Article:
Lately, my elder daughter had been having some issues with her iPod Touch. At some point, the front camera had stopped working. Yeah, I know, talk about your first world problems. My hand-held touch-screen electronic device only has one working camera! Selfies became harder to take, and that’s always a good thing, in my opinion. But in all seriousness, Facetime wasn’t all that effective without that camera working, and that was putting a damper on my daughter keeping up with her mom while my wife was at work overnight. And so, with the iPod still under warranty, I got online and scheduled an appointment at the nearest Apple store. Continue reading

On Marriage

We recently celebrated our 14th anniversary, so I feel inspired to share some thoughts on marriage. Just about everybody has an opinion about the recent Supreme Court rulings, and here’s mine: I hate the concept of Corporate Personhood. Not the ruling you thought I was about to mention? Probably not. But I’ll bet now you’re thinking. “What the heck does Corporate Personhood have to with marriage?”

I guess it depends on how far Corporate Personhood goes. Please understand, I feel very secure in my marriage. I don’t believe for one second that my wife would rather be married to anybody else on the entire planet. That said, I wouldn’t like my chances if I were competing for her affections with, say, Crate & Barrel. I only wish she would look at me like she does that catalog. Ladies, you know that feeling you get when you’re at a party with your husband, and Chesty McBouncyblouse walks across the room and starts talking to him? That’s how I feel when we’re at a mall with a Crate & Barrel store. Clearly, if taken far enough, the concept of Corporate Personhood could be a serious threat to my marriage.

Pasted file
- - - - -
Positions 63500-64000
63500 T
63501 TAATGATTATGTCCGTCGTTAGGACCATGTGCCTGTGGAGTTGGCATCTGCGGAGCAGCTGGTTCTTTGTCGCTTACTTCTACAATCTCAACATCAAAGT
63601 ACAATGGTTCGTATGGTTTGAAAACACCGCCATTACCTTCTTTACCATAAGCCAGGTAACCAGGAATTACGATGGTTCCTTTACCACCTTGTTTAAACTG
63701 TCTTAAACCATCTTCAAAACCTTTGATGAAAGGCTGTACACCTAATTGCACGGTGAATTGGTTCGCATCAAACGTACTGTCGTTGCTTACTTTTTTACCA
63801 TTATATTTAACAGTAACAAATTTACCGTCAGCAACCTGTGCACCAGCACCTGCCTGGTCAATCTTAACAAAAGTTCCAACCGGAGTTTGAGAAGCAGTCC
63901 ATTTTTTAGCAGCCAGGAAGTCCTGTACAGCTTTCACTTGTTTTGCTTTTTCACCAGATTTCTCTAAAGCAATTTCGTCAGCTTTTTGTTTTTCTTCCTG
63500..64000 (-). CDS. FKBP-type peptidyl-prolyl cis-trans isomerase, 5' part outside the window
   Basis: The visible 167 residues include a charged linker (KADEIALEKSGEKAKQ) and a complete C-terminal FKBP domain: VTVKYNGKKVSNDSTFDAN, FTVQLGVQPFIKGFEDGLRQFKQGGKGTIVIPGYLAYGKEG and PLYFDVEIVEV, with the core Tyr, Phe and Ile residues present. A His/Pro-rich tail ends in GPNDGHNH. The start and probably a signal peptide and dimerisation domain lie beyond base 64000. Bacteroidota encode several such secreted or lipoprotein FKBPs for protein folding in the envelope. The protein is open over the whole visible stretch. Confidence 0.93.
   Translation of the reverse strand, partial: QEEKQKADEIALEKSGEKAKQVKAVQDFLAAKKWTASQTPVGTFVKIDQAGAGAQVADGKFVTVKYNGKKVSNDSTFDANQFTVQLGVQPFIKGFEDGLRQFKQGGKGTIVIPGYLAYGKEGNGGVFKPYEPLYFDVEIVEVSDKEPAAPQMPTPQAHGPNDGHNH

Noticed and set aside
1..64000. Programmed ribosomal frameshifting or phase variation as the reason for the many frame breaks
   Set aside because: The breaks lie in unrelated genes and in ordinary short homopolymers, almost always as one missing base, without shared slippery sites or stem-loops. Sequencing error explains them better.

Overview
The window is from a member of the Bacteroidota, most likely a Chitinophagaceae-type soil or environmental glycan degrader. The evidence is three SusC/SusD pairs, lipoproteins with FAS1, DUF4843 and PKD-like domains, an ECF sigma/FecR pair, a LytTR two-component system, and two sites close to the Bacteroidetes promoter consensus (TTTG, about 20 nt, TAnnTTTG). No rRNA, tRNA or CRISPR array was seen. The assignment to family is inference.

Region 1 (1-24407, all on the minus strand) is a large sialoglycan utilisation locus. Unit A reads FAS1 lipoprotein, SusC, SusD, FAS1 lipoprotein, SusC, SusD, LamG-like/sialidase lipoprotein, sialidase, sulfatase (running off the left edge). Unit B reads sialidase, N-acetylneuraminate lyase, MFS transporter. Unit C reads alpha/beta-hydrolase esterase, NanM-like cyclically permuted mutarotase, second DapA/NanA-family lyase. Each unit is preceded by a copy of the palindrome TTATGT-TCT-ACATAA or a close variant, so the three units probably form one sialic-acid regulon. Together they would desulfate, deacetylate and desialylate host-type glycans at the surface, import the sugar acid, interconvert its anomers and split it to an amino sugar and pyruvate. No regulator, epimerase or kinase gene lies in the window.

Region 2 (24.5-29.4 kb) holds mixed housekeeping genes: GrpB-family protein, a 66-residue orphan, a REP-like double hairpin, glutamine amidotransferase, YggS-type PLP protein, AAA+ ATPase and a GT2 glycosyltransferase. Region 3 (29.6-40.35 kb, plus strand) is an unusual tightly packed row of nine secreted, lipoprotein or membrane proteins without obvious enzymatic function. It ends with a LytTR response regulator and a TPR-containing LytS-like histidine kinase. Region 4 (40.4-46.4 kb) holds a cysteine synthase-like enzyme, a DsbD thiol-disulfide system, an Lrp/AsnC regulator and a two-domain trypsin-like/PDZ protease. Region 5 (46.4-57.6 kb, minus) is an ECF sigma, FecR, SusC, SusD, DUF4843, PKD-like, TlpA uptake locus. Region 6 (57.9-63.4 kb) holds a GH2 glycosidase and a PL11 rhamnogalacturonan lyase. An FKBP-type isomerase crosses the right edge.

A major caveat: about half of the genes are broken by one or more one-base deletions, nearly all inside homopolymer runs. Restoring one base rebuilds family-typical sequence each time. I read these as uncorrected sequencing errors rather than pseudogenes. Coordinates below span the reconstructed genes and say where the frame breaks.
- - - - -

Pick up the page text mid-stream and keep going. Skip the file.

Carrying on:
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This place makes me nervous.

Anyway, there has been a lot of talk about defending traditional marriage, preserving biblical marriage, the sanctity of marriage, making a mockery of marriage, marriage being under fire, under attack, and so on. It should come as no surprise that as a married Christian, I strongly believe in the sanctity of marriage, and that the right to marry should therefore be denied to a select group of people in this country:

Celebrities. Continue reading

To Thine Own Selfie Be True

I’ll come clean right at the beginning of this. I am not big into social media. I’m not on Facebook. Which is to say I’ve never tagged or liked anyone or anything. I’m not on Twitter. Which is to say I’ve never tweeted or twit or twat, or whatever it is you do. I’m not on Pinterest. Which is to say I’m just not pinterested in whatever one does there.

My dear wife is on Facebook, however, and I’ll admit that I’ve taken a look at hers to see what the big deal is. Between that and the few times our oldest son has left his logged-in Facebook page up on my computer, my main takeaway is this: